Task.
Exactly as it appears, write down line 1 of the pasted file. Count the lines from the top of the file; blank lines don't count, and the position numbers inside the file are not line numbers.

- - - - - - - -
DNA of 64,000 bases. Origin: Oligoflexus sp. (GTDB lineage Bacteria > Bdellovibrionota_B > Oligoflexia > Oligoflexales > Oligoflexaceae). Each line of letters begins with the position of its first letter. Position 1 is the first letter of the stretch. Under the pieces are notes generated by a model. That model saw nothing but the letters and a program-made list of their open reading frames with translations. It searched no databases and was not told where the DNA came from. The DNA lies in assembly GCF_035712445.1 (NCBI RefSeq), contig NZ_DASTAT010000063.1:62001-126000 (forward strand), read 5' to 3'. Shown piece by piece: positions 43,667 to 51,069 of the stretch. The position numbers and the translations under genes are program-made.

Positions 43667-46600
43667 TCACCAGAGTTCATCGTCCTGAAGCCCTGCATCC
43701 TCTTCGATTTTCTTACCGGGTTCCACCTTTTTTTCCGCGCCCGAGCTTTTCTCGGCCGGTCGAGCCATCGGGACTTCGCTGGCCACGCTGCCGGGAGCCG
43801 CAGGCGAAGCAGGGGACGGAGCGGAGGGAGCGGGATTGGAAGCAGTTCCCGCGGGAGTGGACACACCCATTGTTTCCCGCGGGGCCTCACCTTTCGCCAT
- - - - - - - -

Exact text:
DNA of 64,000 bases. Origin: Oligoflexus sp. (GTDB lineage Bacteria > Bdellovibrionota_B > Oligoflexia > Oligoflexales > Oligoflexaceae). Each line of letters begins with the position of its first letter. Position 1 is the first letter of the stretch. Under the pieces are notes generated by a model. That model saw nothing but the letters and a program-made list of their open reading frames with translations. It searched no databases and was not told where the DNA came from. The DNA lies in assembly GCF_035712445.1 (NCBI RefSeq), contig NZ_DASTAT010000063.1:62001-126000 (forward strand), read 5' to 3'. Shown piece by piece: positions 43,667 to 51,069 of the stretch. The position numbers and the translations under genes are program-made.